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Steganography In Tokenization

July 28, 2020


Introduction:

Steganography is the art of hiding a secret inside information. The literal meaning is “covered writing”. Images are one of the popular sources of hiding secret information. Presented below is a basic functional diagram of a steganography system that works on images.

Functional-diagram-of-a-steganography-system-which-works-on-images

The process involves the following parts:

  1. Secret Message: The secret which needs to be hidden in the image
  2. Cover Image: The image in which the secret needs to be hidden
  3. Key: The key from which the secret is encrypted. This is optional
  4. Embedding function: The algorithm which embeds the secret into the image
  5. Extracting function: The reverse algorithm which extracts the secret from the image

The secret is hidden inside the image such that there is no visible change in the image including its size. Following are some of the key areas in which steganography is currently used:

  1. Digital watermarking: Provides an organization with a way to ensure the integrity of data they wish to disseminate by embedding copyright or other information in a digital file
  2. Piracy Mitigation: Steganography is capable of mitigating piracy by aiding copyright marking. In the future, digital camera manufacturers could implement steganographic features as a part of camera firmware to annotate pictures with the photographer's copyright information.
  3. Defense/Spying: Transmitting secret data hidden inside images

Tokenization Use Case:

Tokenization is a method in which the sensitive data is converted into tokenized data. Many banking applications use this method to protect the user’s credit card information. A typical flow is:

  1. Application Server passes the user sensitive information to the token server (e.g. credit card number)
  2. Tokenization server converts this credit card to a token preserving the format. The mapping of the original data and the token is stored as an encrypted entry in the token database.
  3. The token is returned to the application server which stores it in its own database
  4. Only the authorized application is allowed access to the original data through the Tokenization server.

The tokenization server needs to give back the original data to authorized applications. For this, it either needs to maintain the tokenized to original data mapping or at least tokenized data to key (the key from which the original data was tokenized) mapping. This imposes security issues on the tokenization server itself for the stored data. Currently, most of the applications store this as encrypted data to protect it.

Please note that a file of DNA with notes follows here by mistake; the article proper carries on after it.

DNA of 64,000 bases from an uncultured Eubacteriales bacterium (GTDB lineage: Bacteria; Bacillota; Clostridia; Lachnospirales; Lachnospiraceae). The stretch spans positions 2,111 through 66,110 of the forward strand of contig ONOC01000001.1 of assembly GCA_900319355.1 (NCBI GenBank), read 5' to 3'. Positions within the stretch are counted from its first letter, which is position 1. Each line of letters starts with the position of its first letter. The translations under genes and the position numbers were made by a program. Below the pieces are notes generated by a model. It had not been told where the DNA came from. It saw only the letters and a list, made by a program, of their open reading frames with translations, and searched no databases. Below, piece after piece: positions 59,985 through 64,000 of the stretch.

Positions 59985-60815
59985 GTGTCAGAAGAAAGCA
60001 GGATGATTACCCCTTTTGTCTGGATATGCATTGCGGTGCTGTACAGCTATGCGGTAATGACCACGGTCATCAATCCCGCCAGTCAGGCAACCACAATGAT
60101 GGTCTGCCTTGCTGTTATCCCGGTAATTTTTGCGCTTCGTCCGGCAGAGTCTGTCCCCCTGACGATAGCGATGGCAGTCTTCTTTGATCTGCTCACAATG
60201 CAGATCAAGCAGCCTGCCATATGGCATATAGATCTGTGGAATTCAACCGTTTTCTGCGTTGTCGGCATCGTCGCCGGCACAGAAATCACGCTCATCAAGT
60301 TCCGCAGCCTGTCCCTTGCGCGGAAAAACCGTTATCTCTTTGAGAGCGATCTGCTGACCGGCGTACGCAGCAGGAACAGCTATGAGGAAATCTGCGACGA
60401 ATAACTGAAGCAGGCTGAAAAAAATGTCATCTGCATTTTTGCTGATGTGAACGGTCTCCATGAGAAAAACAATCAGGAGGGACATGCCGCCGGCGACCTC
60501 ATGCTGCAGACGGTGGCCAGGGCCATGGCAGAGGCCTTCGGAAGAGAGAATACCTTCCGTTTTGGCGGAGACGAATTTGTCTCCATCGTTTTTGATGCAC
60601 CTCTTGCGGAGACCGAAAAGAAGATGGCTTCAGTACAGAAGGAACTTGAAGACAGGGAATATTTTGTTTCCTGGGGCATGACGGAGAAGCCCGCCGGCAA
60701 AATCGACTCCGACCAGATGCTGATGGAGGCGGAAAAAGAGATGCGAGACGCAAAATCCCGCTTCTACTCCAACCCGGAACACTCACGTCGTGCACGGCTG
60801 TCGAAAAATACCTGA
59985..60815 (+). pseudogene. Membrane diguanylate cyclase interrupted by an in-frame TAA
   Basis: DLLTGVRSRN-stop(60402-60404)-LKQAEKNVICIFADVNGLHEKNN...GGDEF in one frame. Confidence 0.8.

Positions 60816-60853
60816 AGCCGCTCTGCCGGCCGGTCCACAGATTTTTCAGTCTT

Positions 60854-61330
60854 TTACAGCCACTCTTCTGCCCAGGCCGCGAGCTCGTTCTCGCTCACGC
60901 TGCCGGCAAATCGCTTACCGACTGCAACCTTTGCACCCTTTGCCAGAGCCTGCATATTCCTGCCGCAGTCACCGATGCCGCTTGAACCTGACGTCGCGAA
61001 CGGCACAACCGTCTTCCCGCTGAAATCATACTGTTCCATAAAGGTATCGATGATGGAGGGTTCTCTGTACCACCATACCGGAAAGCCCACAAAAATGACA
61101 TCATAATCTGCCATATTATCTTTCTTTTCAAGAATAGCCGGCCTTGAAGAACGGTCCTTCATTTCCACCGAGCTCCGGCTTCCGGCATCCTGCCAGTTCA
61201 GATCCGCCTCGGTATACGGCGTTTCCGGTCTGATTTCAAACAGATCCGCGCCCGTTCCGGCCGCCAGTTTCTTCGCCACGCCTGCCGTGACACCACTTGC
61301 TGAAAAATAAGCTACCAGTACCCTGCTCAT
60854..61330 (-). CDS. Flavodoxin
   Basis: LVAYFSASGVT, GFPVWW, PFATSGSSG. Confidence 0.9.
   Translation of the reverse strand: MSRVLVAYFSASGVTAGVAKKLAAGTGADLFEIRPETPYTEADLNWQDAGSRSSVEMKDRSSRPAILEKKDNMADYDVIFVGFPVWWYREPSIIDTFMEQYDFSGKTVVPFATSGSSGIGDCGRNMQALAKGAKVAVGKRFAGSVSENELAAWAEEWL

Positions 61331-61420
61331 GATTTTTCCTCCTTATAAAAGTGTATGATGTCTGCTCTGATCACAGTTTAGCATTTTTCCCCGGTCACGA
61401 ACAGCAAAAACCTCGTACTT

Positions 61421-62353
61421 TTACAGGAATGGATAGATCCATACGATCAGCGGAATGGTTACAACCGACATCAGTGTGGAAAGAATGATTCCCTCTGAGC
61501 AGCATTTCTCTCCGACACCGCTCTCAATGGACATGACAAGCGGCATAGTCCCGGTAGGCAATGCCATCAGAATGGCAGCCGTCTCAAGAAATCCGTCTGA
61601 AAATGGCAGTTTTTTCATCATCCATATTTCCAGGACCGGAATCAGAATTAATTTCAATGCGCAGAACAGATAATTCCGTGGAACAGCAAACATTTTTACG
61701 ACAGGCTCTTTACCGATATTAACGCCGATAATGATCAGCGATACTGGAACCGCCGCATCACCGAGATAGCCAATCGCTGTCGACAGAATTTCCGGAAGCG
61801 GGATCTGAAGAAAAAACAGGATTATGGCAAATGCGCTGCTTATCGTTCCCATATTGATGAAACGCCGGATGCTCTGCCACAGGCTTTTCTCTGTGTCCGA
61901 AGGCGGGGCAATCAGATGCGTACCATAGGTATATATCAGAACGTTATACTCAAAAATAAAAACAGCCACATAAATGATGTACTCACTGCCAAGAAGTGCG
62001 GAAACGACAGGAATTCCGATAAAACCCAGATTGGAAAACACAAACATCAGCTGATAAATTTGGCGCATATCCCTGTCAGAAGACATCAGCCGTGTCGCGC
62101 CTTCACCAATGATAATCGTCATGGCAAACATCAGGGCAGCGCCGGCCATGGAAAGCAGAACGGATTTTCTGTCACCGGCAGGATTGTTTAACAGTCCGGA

Steganography can come to help here and can make the tokenization server free from storing any such data. In most cases, the data which needs to be tokenized belongs to a user and hence it also has a user image (for e.g. the photo of a user who owns the bank’s credit card). In such cases, this mapping itself can be stored in the user’s image itself freeing up tokenization server from storing any data.

Presented below is a typical architecture for a Tokenization Server. Note that the tokenization server maintains the encrypted database to store the mapping of tokenized data to original data.

Typical-architecture-diagram-for-a-Tokenization-Server

The typical message flow is:

  1. The Registered Application sends the credit card number to Tokenization Server for tokenization
  2. The Tokenization Server tokenizes the data using the “key” from the Key Management Server.
  3. The mapping of the tokenized data vs the key is stored in the encrypted database
  4. The tokenized data is returned to the application
  5. To retrieve back the original credit card number the Registered Application sends the tokenized data to the Tokenization Server.
  6. The Tokenization Server looks up the mapping in its encrypted database and with the found key it gets back the original data
  7. The original credit card number is sent back to the application

Presented below is the modified architecture with steganography. Note that the tokenization server does not maintain any encrypted database at its end and uses a steganography server.

Modified Architecture with Steganography

The typical message flow is:

  1. The Registered Application sends the credit card number and the user’s photo to Tokenization Server for tokenization
  2. The Tokenization Server tokenizes the data using the “key” from the Key Management Server.
  3. The key is hidden in the user’s photo using the steganography server. To further protect it the actual key is not hidden instead a reference of the key which is understood by the Key Management Server is hidden.
  4. The tokenized data along with the user’s photo is returned to the application
  5. To retrieve back the original credit card number the Registered Application sends the tokenized data and the user’s photo to the Tokenization Server.
  6. The Tokenization Server gets back the key from the user’s photo using the Steganography Server and with the found key it gets back the original data
  7. The original credit card number is sent back to the application





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